Arashiyama is among the most celebrated areas of Kyoto, attracting tens of thousands of tourists every year to its stunning nature spots, atmospheric traditional townscape and serene temples. Not far from this tourist hotspot lies the lesser known town of Takao. This tranquil hamlet, tucked away in a neighboring valley and consisting of little more than a few temples and a quaint main street, is situated in a remarkable natural setting and stands in stark contrast to the bustling streets of Arashiyama.Arashiyama is among the most celebrated areas of Kyoto, attracting tens of thousands of tourists every year to its stunning nature spots, atmospheric traditional townscape and serene temples. Not far from this tourist hotspot lies the lesser known town of Takao. This tranquil hamlet, tucked away in a neighboring valley and consisting of little more than a few temples and a quaint main street, is situated in a remarkable natural setting and stands in stark contrast to the bustling streets of Arashiyama.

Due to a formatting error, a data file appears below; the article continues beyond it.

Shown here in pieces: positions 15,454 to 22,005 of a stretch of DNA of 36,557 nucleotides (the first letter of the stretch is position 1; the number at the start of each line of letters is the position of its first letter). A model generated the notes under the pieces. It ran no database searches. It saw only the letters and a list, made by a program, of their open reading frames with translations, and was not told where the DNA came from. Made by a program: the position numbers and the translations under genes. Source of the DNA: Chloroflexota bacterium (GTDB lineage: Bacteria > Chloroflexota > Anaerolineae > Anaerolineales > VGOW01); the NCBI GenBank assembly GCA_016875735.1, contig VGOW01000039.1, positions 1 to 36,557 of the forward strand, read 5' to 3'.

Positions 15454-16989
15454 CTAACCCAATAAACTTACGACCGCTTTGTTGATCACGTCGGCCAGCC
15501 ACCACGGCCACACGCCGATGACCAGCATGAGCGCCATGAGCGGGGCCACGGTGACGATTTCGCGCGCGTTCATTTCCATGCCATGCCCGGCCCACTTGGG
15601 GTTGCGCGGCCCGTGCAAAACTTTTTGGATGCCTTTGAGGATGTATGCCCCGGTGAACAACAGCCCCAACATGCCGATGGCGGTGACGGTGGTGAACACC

Good news for tourists is that the two towns can be hiked between via a trail that follows the picturesque Kiyotaki River as it winds through stunning countryside. The trek takes around two hours at a leisurely pace, makes for a great way to appreciate this part of the ancient city, and makes for an ideal day trip for those staying in Osaka. With all this on offer on the doorstep of western Japan's largest urban area, I was keen to experience this hike for myself and also take in some attractions at either end of it.
From Umeda Station in central Osaka, I took a limited express train on the Hankyu Kyoto Line to Katsura, where I transferred to a local train to reach Arashiyama. I arrived relatively early in order to beat the crowds, and after leaving the station made my way to the first spot of the day just a short walk away, Monkey Park Iwatayama.